This weekend, my daughter and I will deliver nearly one hundred boxes of cookies to our friends and family. Her troop of fourteen third graders have sold 1356 boxes of cookies, and they are just getting started. We’ll be braving the elements and selling cookies at designated locations throughout February and most of March. Cookie season in our council traditionally starts in our area the first weekend in February, and it’s also when, traditionally, I start seeing some ridiculous boycotts and “facts” about Girl Scout programs circulating on Facebook.
If you want to explore the boycotts, simply try out the hashtag #cookiecott. From there, you will be provided all kinds links to “factual” sites that outline Girl Scout ties to Planned Parenthood, how Girl Scouts promote abortion, and how Girl Scouts honor women from a variety of backgrounds with varying political views. There’s also a campaign to spread awareness that GSUSA (the national organization) funds the larger umbrella group, WAGGGS (World Association of Girl Guides and Girl Scouts). WAGGGS works with scouting programs all over the world, including countries where genital mutilation is common, as well as child marriage. They’ve developed program materials that discuss these issues, as well as HIV/AIDS and other global health topics.
People, are, of course, entitled to their opinions about the appropriateness of such program materials and role models. Our local scouting program focuses on fun and learning how to lead. I know our local leadership well enough to know that if they were to ever broach something that could be considered controversial, the parents would meet about it first. When the time comes for sensitive conversations, though, you can bet that I’m going to reference the programs developed by the Girl Scouts. For over one hundred years, they’ve been the premiere organization for girls and women. I’m inclined to believe they have some insight as to what’s effective and what isn’t when it comes to educating girls.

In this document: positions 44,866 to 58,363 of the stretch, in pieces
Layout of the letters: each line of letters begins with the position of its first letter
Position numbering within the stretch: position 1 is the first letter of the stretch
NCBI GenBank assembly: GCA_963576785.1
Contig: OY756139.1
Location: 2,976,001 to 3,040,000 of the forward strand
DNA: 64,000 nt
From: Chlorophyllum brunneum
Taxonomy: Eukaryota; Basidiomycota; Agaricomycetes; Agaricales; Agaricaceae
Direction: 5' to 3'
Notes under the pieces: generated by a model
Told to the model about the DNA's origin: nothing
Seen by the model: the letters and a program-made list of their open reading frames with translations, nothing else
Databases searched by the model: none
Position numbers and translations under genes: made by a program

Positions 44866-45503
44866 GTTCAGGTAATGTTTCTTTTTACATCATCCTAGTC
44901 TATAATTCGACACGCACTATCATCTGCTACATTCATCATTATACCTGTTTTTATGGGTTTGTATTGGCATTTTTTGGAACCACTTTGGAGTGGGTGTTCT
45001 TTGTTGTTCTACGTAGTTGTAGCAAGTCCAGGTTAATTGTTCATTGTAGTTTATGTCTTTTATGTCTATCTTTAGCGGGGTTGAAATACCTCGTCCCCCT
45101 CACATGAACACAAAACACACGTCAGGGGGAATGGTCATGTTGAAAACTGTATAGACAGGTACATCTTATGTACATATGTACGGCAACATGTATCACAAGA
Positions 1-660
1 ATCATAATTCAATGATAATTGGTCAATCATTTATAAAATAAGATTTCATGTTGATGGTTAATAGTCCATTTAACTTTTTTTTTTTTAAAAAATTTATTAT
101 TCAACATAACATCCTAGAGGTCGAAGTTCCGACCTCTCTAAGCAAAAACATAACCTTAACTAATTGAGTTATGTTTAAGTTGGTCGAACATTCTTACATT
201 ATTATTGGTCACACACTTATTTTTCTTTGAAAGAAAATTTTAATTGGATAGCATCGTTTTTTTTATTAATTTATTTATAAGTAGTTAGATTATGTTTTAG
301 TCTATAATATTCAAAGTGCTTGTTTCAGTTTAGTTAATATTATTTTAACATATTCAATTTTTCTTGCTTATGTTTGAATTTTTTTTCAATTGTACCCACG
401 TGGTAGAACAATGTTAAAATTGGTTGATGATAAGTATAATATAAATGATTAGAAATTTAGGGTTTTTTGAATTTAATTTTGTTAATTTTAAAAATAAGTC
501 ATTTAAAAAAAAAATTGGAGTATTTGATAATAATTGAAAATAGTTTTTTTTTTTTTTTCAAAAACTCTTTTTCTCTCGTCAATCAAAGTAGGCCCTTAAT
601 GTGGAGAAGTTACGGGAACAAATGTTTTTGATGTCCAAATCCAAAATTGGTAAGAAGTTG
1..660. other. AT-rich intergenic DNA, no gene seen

It probably doesn’t surprise anyone that the boycott participants support another organization. It’s a newer, faith-based group for girls. I’ve read about them, and they sound like a fine organization. I’m sure the girls who belong to this group probably have a lot in common with the girls in my daughter’s Brownie troop. The difference is the adults involved in the organization and their approach to recruiting new members. By slandering the Girl Scouts, they can then shine the light on their better, more faith based organization.
Girl Scouts don’t engage the #cookiecott warriors. Girl Scouts have taken a proactive stance, and have focused on spreading truthful information about Girl Scout programs. They don’t attack any other group’s fundraisers, educational materials or mission statements. And when it comes down to it, that’s the example I want my daughter to see. I want her to see women standing together for a better world for all children regardless of circumstance. I want her to see women focused on their mission, without regard to the naysayers. I want her to be a part of something that’s bigger than herself, and Girl Scouts fills that need for us.
In case you’re curious, here are a few important statement made by GSUSA and WAGGGS: